Parrot aims to measure the ability of a show or film to grab a viewer’s attention — an increasingly scarce commodity — now that content is endlessly expanding, Seger said. That’s why the company rates shows in relation to overall demand, rather than use an absolute figure like a ratings point.
Seger said the cancellation of one of his favorite shows, “Boston Legal,” in 2008 inspired him to start Parrot five years later. After analyzing the two longest-running streamers, Netflix and Hulu, he found a close correlation between “demand expressions” and the number of new subscribers they have taken on, he said. For Netflix, Parrot has captured subscriber growth within 3% of the actual total. For Hulu, it was within 1%.
“When the two happen with high correlation, we get to uncover possible hidden acquisition and retention mechanisms that are useful to make investment and business decisions,” Seger said.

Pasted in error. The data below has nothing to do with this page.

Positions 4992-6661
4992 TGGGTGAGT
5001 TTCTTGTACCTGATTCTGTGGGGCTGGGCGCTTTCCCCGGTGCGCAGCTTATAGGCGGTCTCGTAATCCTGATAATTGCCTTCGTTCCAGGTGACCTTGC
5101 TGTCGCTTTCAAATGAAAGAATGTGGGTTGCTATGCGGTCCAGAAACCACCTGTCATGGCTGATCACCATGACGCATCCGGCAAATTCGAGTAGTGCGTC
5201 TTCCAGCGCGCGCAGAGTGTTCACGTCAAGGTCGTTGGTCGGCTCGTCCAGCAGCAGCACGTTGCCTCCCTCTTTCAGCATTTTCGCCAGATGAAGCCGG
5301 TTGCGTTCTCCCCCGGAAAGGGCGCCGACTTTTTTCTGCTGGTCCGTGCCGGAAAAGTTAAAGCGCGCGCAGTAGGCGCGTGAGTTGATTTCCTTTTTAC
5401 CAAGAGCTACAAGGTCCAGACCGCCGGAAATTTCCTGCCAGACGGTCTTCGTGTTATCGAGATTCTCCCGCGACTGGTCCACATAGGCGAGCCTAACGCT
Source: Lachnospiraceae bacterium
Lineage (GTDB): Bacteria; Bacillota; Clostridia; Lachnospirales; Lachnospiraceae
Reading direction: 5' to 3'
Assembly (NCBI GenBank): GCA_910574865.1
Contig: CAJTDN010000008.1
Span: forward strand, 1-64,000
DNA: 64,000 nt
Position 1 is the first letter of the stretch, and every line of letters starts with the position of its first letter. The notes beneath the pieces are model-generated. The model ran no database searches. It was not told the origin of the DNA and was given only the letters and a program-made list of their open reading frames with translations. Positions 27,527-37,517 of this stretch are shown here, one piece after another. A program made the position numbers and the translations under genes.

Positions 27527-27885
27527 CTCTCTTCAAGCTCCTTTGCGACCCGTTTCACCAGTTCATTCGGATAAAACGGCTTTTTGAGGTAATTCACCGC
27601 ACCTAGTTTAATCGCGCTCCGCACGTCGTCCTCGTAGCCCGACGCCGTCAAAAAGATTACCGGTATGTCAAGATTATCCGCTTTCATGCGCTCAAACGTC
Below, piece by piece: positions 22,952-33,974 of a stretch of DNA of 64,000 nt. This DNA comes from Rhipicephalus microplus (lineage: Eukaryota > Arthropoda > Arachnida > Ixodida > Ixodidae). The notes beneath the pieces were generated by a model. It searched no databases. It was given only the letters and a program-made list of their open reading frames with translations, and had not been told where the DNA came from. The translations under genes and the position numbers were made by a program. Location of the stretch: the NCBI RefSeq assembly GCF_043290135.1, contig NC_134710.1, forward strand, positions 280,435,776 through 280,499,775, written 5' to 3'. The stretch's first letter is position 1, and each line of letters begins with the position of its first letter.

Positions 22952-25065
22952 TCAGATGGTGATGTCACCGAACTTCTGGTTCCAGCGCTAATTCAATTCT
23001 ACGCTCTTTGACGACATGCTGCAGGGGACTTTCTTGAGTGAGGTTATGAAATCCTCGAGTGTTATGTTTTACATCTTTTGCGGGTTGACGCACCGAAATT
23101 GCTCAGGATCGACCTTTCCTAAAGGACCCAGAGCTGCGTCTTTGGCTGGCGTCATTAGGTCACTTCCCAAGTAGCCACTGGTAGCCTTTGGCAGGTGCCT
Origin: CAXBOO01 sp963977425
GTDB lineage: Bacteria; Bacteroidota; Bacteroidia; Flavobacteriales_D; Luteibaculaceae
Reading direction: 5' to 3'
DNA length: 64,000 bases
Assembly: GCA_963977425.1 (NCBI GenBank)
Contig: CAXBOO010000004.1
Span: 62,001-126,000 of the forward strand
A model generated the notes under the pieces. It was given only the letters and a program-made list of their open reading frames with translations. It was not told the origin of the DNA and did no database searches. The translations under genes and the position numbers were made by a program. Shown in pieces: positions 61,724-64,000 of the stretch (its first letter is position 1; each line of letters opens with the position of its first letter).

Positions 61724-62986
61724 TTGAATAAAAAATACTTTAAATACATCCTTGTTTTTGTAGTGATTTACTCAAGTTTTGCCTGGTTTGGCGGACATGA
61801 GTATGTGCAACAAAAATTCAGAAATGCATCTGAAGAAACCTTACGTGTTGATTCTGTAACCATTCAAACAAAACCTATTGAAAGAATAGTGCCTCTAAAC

Nielsen ratings measure the number of viewers for a show, and the broadcast networks still rely on the service to set ad rates and determine the worth of their programming. In recent years, Nielsen has started using audio recognition software to measure the audiences for streaming programs. Netflix has sometimes disputed that data.
In a statement, a Nielsen executive said the company’s clients “place more value in who is actually viewing streaming content,” adding that “subscriber counts paint an incomplete picture.”
Original programming tends to attract new subscribers, according to Seger. That means “The Witcher” is more valuable to a platform than “Friends,” the enduring sitcom that recently moved its streaming home to HBO Max from Netflix. New shows bring in new customers; old shows, with their potential for comfort viewing, keep subscribers from leaving, Seger said.
Parrot says it also offers metrics to quantify a show’s “rate of decay,” or shelf life, as well as its “travelability,” its potential appeal in various regions.